'Time' Releases Special Issue, VR Experience Commemorates 1963 March on Washington

Timeis set to commemorate the 1963 March on Washington and Martin Luther King Jr.’s “I Have a Dream” speech through a high-tech immersive project and special issue.

Immersive project The March blends VR, AI, film-production processes and machine-learning techniques to bring King’s speech and the events in Washington to life. The project was co-created by Time’s Mia Tramz and immersive storyteller Alton Glass.

Viola Davis served as executive producer and narrator.

King’s likeness and the events of the march were created with support from Intellectual Properties Management, Inc., licensor of his estate, and Time’s journalism.

Work on The March began three years ago.

Time’s Patrick Lucas Austin wrote of The March: “When work on the project began…, a big question needed answering. Was the existing technology capable of accomplishing the project’s goals — not just creating a stunningly realistic digital human, but doing so in a way that met the standards demanded by the subject matter?... Digital life after death has raised ethical questions before, especially when figures have been used in ways that seemed out of keeping with their real inspirations.”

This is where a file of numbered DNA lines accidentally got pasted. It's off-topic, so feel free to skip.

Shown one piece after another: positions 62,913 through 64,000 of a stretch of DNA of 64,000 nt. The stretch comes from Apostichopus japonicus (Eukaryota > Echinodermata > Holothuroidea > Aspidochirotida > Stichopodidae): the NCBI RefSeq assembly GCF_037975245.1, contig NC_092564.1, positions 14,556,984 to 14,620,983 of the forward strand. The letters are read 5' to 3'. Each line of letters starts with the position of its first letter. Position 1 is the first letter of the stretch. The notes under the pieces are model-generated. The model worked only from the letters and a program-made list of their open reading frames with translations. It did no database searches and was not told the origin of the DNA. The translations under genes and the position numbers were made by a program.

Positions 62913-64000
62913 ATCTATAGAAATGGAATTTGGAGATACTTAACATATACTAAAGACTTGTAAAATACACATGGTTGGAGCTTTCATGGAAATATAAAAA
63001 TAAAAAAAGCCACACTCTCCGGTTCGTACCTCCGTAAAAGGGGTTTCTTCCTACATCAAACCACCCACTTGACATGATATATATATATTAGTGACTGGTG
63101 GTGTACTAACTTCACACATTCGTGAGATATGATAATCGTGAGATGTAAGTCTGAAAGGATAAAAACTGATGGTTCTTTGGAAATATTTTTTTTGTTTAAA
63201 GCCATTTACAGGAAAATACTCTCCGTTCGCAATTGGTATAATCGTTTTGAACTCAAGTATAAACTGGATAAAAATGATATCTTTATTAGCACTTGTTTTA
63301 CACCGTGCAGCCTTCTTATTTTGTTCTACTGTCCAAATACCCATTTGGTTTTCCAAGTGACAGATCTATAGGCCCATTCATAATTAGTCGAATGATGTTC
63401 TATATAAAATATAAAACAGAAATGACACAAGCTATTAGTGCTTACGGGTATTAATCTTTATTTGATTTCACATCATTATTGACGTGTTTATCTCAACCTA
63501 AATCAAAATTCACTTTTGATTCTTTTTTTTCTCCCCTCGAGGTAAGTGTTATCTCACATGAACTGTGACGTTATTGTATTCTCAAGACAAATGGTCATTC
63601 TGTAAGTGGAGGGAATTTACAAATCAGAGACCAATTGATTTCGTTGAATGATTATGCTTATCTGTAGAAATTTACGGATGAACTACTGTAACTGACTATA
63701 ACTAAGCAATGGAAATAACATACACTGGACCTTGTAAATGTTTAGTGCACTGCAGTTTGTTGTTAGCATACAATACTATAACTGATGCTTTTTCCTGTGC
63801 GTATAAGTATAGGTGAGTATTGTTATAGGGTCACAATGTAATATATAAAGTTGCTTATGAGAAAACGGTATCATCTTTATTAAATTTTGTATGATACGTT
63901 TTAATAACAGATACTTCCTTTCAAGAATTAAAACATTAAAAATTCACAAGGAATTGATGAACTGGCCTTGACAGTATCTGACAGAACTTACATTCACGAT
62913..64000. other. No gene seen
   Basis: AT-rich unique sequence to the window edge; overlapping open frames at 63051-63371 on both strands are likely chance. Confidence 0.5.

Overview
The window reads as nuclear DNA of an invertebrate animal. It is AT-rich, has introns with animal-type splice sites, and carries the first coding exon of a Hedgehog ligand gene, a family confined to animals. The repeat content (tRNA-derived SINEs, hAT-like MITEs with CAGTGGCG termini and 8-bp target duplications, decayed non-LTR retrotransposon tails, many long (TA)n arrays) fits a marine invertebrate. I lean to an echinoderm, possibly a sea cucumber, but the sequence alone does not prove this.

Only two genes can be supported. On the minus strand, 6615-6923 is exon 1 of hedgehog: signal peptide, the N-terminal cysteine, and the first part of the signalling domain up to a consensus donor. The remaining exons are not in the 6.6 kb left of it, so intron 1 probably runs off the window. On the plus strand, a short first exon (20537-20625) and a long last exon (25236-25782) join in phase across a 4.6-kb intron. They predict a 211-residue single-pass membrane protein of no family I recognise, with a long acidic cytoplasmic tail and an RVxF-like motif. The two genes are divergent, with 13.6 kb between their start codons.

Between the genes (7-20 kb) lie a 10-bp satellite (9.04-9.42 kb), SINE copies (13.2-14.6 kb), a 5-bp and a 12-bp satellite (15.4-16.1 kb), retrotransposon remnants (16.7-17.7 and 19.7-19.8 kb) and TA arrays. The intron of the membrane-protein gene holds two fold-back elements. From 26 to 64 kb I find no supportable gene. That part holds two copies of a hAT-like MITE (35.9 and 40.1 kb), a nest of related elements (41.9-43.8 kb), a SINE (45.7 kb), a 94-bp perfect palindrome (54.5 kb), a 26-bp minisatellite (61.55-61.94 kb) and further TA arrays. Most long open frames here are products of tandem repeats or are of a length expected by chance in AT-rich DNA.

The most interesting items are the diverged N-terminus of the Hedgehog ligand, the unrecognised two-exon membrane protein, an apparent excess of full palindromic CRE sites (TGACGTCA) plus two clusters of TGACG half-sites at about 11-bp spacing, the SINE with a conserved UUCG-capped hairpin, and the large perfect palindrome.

Austin added the timeline of the day was compressed for The March, but King’s gestures were based on research to be as true to life as possible.

Digitally restored audio, including the entirety of King’s 17-minute address, accompanies the project and will be re-released to audiences from Motown Records.

The March debuts at the DuSable Museum of African American History in Chicago on February 28.

Time’s special issue focuses on both the March on Washington and the state of equality in the U.S. today.


Time EIC and CEO Edward Falsenthal wrote of the issue, “Our hope is that it will not only change the way we see history, but also help awaken in all of us an understanding of the power of our own voice to have a positive impact on the world.”


The issue features a cover image created from a historically-precise 3-D rendering of King designed by artist Hank Willis Thomas and pieces by Gabrielle Union and Dwayne Wade, John Lewis Janet Mock and Time’s editorial staff, among others.
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